plaires en gr. pap. devenus rares.- L'édition de Londres, “ 1807, 4 vol. in-12, renferme des notes supplémentaires par “ Dubois.” Brunet, t. ii. p. 143. Lond. 12mo. 1744. The Odes of Horace, by P. Sana

don, with an English translation in poetic prose, by M.

Towers, LL.D.2 vols.
Lond. 8vo. 1745. The first Ode of the third Book.

Inscribed to the Earl of Chesterfield.
Lond. 12mo. 1751-3. The Works of Horace, with the

original text, and reduced to the natural order of con-
struction, with Accents to regulate the right Pronun-
ciation and a close and truly literal English translation,
rendering that Author exceedingly easy and familiar to
every reader, (by John Stirling.) 2 vols.

This translation is now very scarce : the version is, as the title professes it to be, as literal as possible, and it is in my opinion the most accurate, as well as useful translation which has ever been laid before the public. The author of the Blibliographical Miscellany (v. i. p. 120,) is satisfied with calling it “ a useful work.” Brüggemann refers to the Monthly Review for Nov. 1752, p. 369-71, and for Dec. 1753, p. 472.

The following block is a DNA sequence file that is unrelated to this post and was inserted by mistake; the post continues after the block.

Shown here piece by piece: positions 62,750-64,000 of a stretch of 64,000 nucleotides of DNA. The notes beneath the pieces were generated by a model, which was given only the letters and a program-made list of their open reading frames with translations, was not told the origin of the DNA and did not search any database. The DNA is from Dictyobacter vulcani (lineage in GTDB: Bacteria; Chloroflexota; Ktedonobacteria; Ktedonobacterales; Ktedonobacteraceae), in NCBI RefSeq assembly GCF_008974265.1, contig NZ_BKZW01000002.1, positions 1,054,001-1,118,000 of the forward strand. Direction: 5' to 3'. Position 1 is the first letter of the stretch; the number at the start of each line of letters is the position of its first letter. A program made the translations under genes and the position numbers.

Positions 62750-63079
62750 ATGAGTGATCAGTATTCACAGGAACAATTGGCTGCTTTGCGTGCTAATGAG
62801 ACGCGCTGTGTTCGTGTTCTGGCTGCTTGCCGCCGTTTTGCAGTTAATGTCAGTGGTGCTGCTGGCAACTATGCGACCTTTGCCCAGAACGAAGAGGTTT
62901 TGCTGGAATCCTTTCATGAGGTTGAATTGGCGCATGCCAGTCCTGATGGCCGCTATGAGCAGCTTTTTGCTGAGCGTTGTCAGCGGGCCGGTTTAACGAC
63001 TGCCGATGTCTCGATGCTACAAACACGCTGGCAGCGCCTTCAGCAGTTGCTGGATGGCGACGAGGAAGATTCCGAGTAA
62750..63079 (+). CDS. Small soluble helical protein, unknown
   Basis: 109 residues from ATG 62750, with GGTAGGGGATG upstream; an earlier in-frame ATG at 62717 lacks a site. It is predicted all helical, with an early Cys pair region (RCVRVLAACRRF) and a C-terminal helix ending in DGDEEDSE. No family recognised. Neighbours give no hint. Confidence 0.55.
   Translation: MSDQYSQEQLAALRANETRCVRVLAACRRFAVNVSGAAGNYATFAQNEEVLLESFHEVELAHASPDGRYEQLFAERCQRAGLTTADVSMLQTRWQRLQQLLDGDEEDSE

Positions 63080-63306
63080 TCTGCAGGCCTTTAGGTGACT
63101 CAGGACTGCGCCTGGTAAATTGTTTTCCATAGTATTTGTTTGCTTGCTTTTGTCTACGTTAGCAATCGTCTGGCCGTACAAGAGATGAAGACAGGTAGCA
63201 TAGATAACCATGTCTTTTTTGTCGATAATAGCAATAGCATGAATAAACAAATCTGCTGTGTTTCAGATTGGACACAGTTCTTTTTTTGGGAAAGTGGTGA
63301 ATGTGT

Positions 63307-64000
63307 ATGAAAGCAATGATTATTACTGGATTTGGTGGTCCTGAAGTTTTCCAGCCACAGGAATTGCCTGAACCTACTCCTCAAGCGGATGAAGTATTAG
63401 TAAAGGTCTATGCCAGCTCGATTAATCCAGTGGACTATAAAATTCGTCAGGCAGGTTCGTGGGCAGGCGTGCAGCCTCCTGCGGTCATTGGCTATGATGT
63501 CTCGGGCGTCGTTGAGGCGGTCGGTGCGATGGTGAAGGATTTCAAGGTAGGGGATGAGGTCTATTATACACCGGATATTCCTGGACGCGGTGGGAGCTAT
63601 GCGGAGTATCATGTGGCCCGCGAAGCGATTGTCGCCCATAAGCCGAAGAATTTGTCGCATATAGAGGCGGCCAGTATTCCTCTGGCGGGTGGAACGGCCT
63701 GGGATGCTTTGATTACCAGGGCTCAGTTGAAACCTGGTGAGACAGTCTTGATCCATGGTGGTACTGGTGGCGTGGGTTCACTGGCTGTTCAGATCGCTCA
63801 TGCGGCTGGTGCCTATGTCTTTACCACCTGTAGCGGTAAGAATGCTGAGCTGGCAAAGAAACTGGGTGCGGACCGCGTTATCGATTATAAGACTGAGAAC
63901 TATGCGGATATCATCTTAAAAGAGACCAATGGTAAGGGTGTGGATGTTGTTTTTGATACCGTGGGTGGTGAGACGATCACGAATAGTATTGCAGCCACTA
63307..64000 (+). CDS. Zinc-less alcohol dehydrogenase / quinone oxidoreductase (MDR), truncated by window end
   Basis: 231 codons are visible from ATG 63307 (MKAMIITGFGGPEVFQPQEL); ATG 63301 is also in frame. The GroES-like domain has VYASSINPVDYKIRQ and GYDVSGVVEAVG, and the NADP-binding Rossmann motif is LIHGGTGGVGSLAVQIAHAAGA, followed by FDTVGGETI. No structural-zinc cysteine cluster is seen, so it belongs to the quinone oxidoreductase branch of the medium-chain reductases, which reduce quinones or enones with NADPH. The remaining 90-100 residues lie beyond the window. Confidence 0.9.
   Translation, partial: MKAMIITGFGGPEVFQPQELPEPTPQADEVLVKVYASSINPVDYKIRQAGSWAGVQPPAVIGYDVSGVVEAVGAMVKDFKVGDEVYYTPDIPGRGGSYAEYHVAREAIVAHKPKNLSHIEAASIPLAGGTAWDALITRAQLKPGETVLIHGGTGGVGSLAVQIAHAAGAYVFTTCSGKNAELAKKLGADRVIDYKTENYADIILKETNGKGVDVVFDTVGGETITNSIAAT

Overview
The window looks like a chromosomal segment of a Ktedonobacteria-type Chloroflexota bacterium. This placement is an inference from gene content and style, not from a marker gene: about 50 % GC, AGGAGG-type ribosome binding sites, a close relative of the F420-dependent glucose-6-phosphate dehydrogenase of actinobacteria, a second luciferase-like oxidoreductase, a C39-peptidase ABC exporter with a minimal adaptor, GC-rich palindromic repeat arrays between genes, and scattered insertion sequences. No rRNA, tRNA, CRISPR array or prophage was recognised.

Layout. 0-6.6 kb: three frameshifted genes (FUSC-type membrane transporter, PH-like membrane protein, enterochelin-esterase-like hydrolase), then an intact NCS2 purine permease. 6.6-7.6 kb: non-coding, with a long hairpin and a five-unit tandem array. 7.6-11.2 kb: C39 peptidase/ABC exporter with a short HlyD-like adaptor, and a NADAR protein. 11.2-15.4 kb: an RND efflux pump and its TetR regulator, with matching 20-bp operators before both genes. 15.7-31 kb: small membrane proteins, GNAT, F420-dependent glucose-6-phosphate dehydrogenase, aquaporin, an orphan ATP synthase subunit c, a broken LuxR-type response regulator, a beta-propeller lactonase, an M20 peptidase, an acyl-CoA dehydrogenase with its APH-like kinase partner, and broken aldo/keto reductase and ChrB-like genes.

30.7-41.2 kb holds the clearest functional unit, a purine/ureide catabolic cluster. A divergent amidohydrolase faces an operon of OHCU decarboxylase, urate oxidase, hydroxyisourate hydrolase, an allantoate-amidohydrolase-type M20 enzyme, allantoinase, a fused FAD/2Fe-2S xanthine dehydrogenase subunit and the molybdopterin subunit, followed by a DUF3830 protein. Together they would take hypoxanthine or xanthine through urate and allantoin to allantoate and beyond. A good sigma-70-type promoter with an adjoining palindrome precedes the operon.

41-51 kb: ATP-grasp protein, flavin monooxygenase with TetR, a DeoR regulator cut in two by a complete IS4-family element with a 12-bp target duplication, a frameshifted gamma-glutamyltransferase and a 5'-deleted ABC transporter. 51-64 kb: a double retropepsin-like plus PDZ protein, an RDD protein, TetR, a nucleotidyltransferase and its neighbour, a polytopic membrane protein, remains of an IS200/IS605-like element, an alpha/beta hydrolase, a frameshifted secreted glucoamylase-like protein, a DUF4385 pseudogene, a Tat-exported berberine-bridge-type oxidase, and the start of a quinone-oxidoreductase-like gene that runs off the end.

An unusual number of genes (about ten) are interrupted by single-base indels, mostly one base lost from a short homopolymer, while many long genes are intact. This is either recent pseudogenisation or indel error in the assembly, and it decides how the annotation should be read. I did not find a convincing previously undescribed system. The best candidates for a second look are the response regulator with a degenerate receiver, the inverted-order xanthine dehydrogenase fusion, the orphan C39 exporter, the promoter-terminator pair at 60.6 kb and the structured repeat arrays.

Lond. 12mo. 1753. A paraphrase upon Ode xix. Book i.

by W. Congreve; in his works. Lond. 8vo. 1753. Ode iv. Book iv. translated into

English verse, by a Gentleman; in West's Odes of

Pindar. LOND. 4to. 1753. The Art of Poetry, (with the Latin

text;) translated by W. Popple. The Reviewer in the Mo. Rev. observes respecting this translation, that “if it should be tried by Horace's test, it is to “ be feared, it will not entitle the translator to immortality.” Oct. 1753, p. 307-10, which see. LOND. 8vo. 1756. A new Translation of Horace's

. Maecenas atavis edite regibus,' by John Theobald. LOND. 12mo. 1756, 1762, 1780; and Edinb. 1783.

The Works of Horace translated literally into English prose, by C. Smart, A.M. (with the Latin text.) 2 vols.